Georgi Arbatov, a brilliant Soviet strategist we can somehow compare to the counterpart of Henry Kissinger understood very well all this. It is he who made this well known threathening statement when the Cold War ended: “We are going to do something terrible to you: you will no longer have an enemy.”

    Though Arbatov was our enemy, he was right, indeed.
    Last edited by Dominique R. Poirier; 07-02-2007 at 09:51 PM.

  4. #24
    Council Member slapout9's Avatar
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    Dec 2005


    Dominique, is that Jean-Paul Sarte?

  5. #25
    Council Member Tacitus's Avatar
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    Jun 2007
    Bristol, Tennessee


    From where I sit, the mood is not so much public apathy or ignorance. It is a pervasive sense of cynicism. If I was to ask neighbors, friends, family, and coworkers what they thought about the current state of affairs I would hear the following:

    "It is just a matter of when, not if, until the next terrorists attack here. The government is incompetent and corrupt. They have no idea what these terrorists are up to. Raising these alert levels and those stupid questions they ask you at the airport… just bureaucrats trying to protect their backsides for the next time around and make you think they are doing something. "

    "These folks in the Middle East have been killing each other since Biblical times. That'll never change, no matter what we do. Putting our fighting men in between them is just stupid. We're losing good men, and nothing good is gonna come out of it. I don't trust any of those people over there, calling some factions our "friends" is just P.C. nonsense. Who do they think they are fooling?"

    "This whole thing is really just about oil. We wouldn't be doing all this over there if there wasn't oil involved. This democracy talk is just to give it a high-minded cover, when really it is about oil and money. Everybody knows what this is really all about."

    People are just really cynical about the actions of our own government. It is difficult to make some call for service and sacrifice when people think this way. Particularly when they don't see any bigshots in our political establishment or society sacrificing anything.

    After the 9/11 attacks, we had a unified public, which lasted through the Afghan war. That ended with this Iraq war. That was controversial before it was launched, and has only gotten more so as the insurgency heated up. Our government chose to risk that unity for the Iraqi democracy project, which they presumably thought would be quick and easy. Back to the old public cynicism.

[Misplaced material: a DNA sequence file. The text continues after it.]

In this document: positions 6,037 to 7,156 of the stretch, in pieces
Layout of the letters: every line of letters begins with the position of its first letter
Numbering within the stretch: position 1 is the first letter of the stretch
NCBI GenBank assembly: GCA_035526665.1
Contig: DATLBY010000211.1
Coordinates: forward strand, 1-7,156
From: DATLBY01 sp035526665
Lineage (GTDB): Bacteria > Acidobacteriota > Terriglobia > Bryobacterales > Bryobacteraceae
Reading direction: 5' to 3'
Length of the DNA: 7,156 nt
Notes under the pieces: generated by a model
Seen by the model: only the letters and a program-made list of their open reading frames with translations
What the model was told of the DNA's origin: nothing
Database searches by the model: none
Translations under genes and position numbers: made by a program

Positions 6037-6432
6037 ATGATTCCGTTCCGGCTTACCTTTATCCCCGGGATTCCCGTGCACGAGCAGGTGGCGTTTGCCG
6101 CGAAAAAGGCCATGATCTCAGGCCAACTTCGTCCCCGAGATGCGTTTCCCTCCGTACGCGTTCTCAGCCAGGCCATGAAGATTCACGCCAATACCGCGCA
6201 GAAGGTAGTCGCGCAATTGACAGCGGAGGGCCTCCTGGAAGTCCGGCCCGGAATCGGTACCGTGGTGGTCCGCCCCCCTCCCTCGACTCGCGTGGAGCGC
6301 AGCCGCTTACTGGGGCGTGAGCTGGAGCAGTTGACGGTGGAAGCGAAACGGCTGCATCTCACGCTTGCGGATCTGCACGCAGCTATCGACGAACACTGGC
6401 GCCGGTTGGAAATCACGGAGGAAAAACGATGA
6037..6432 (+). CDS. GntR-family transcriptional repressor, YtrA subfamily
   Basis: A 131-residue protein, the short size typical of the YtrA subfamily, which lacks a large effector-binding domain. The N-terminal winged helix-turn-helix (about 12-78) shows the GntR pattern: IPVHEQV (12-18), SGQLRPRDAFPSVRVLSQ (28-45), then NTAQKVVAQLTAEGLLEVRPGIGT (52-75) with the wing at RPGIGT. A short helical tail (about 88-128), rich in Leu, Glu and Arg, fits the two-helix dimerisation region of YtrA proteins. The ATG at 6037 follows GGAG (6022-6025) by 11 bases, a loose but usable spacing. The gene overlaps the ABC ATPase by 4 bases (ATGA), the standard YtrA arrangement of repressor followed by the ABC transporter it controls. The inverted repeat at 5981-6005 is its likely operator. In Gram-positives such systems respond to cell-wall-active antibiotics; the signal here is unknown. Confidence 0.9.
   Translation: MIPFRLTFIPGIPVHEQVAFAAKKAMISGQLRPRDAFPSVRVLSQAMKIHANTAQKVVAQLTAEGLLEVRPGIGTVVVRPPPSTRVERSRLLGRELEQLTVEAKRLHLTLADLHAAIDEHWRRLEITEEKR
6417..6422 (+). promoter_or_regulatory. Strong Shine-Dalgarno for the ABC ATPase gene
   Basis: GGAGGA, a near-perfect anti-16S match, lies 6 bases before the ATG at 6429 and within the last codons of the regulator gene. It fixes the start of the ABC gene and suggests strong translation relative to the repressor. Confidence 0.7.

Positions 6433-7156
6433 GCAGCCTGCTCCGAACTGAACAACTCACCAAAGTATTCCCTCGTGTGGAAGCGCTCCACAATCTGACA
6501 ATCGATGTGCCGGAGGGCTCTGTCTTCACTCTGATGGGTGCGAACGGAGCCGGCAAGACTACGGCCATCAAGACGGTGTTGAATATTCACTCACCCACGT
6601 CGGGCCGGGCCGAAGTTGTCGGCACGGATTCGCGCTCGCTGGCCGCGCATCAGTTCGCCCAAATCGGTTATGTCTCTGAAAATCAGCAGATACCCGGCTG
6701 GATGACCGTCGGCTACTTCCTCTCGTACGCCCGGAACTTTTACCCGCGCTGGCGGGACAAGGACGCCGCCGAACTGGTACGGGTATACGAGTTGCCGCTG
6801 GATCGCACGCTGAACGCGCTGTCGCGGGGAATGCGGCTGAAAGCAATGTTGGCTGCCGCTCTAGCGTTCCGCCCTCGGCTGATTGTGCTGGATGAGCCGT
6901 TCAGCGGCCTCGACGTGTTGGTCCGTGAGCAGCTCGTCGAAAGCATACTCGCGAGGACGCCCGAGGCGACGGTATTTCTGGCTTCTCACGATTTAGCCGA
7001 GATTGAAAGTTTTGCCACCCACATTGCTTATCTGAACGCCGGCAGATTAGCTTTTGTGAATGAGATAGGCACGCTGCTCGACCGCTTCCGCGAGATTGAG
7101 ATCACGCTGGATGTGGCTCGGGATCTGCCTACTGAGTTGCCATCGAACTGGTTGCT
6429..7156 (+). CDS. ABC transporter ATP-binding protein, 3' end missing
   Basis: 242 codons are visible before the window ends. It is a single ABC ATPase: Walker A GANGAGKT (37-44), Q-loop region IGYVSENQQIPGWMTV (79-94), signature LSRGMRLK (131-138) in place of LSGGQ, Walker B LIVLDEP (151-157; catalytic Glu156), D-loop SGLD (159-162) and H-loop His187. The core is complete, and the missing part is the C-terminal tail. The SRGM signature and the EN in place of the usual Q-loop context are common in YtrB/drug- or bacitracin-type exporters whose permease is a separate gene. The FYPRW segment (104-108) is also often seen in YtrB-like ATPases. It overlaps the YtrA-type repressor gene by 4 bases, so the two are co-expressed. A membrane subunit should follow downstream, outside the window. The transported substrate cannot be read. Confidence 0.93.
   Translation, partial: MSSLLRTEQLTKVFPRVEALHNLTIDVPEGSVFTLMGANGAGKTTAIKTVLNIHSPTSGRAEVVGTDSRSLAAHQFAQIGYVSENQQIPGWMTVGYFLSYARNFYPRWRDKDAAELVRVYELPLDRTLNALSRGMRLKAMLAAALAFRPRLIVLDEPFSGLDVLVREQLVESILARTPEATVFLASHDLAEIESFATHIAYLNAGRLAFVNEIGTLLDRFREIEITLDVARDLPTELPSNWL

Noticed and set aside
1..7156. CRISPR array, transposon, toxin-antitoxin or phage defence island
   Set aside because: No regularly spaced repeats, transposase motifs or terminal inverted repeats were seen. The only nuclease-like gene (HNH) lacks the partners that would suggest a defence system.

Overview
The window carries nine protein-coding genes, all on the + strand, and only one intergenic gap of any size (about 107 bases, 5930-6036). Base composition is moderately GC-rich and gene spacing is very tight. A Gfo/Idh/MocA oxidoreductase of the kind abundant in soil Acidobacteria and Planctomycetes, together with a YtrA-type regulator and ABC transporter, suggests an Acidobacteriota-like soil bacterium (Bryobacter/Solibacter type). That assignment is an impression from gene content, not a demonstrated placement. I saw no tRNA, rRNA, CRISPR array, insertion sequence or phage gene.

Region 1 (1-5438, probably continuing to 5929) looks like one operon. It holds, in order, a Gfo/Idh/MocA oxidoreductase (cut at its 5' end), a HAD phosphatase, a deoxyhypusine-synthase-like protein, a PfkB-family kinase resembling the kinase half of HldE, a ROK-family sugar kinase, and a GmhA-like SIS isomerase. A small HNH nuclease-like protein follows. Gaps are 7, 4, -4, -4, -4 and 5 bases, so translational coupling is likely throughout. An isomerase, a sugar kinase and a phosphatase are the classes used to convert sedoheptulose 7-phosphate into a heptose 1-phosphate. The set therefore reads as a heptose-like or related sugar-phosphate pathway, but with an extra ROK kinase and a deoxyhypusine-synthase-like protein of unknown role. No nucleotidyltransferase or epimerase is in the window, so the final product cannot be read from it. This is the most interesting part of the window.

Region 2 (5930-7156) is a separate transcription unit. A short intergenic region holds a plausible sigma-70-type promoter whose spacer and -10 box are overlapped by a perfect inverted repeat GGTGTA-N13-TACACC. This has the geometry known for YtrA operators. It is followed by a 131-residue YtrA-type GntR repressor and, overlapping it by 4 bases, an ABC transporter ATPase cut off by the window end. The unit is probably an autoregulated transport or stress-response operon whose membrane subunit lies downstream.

I wouldn't blame our younger folks for the current state of affairs. They aren't the ones who've been calling the shots. Something tells me that things are going to have to get worse in this war with these terrorists before we can turn this ship around. Just a gut feeling.
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  6. #26
    Council Member Dominique R. Poirier's Avatar
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    Jun 2007


    Quote Originally Posted by slapout9 View Post
    Dominique, is that Jean-Paul Sarte?
    not exactly. It's rather relevant to behaviorism, although I missed to present things under this angle.

    In other words, and to reduce my point to the simplest equation: for want of immediate danger there is no action or “combat behavior,” which allows survival by facing and fighting threats.

    For inormation, combat behavior originates in the first one of our three brains Paul McLean calls the “R-Complex,” (aka “Reptilian Brain.”)
    The term "Reptilian brain" came from the fact that a reptile's brain is dominated by the brain stem and cerebellum which controls instinctive survival behavior and thinking. This is similar in humans. This Reptilian Brain controls muscles, balance and autonomic functions (i.e. breathing and heartbeat); also, it triggers immediate survival responses without which no animal can survive. Drinking and eating, by which it preserves its structure; and copulation, by which it reproduces. (The Triune Brain in Evolution: Role in Paleocerebral Functions, by P.D. MacLean, New York : Plenum Press, - Jan 31, 1990)

    However, you may be right at some point since Jean Paul Sartre, as human being, would react exactly the same way as, say, John Fitzgerald Kennedy would do when facing threat.
    Actually, political opinion is of no relevance here. It is just what Henry Laborit calls “alibi,” when we are reasoning at the physiological level (L’agressivité détournée : Introduction à une biologie du comportement social, 1970; and, La Nouvelle grille, 1974; and also, L’Éloge de la fuite, 1976, by P.D. Henry Laborit.)